September 23rd, 2011
10:10 AM ET
By John Blake, CNN
(CNN) - The debate over the execution of Troy Davis may have ended in the legal system, but it's continuing in the faith arena.
A day after Davis was executed in Georgia for the 1989 shooting death of Mark MacPhail, an off-duty police officer, one contributor to The Daily Beast asked this question:
How can a “pro-life” Christian support the death penalty?
It’s a question that will probably find its way into some sermons this Sunday. Lee Siegel, though, didn’t want to wait that long to dive into the debate. He says in his piece for The Daily Beast that Davis’ conviction has a “thick cloud of doubt hanging over it.”
Siegel didn’t go into those details, but they’re well known by now. Since Davis' 1991 trial, seven of the nine witnesses against him have recanted or contradicted their testimony. The U.S. Supreme Court ordered a district court in Savannah to review his claims of innocence in 2009, but District Judge William Moore ruled the following year that the evidence did "not require the reversal of the jury's judgment."
Doubts about Davis’ guilt persisted, though, and helped draw international attention to his case. Pope Benedict, South African anti-apartheid leader Desmond Tutu and former President Jimmy Carter said the execution should have been called off.
Siegel says when he heard Wednesday that Davis’ case was in the hands of the Supreme Court, he thought “justice would be done” because three of the court’s justices are “devout” Catholics (actually five of the court’s members are Catholic).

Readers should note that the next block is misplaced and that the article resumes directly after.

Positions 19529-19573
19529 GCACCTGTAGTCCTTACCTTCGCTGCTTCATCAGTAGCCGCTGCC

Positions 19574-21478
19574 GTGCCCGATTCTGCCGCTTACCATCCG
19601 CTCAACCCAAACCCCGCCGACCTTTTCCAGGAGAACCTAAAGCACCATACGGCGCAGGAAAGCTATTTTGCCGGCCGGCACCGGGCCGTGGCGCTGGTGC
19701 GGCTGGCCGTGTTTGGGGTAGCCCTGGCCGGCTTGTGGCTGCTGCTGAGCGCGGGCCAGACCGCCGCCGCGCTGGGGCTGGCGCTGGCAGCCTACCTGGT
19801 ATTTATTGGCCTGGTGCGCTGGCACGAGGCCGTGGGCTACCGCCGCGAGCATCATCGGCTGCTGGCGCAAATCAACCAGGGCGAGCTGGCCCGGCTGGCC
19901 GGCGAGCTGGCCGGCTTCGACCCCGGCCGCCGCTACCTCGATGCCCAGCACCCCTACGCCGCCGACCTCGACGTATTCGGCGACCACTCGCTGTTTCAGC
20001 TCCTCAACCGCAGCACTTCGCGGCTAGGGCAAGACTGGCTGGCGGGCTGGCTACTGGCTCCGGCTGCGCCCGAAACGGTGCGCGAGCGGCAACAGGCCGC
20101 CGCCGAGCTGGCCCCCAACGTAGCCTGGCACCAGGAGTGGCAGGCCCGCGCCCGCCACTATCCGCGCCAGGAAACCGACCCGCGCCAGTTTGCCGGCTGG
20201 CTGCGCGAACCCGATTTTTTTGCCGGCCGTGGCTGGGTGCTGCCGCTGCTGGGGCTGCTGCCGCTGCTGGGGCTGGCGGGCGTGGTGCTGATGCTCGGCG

Siegel then invokes the concept of Catholic “seamlessness.”
Catholics are Christians, which leads to another question: How can a Christian justify support for the death penalty?
Some Christian supporters of the death penalty cite the biblical call for an “eye for an eye.” Yet that passage comes from the Old Testament. Christian doctrine is ultimately based on the New Testament and the actions of Jesus.
What do you think? Is there anything in the New Testament that justifies support for the death penalty?
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The CNN Belief Blog covers the faith angles of the day's biggest stories, from breaking news to politics to entertainment, fostering a global conversation about the role of religion and belief in readers' lives. It's edited by CNN's Daniel Burke and Eric Marrapodi with daily contributions from CNN's worldwide newsgathering team.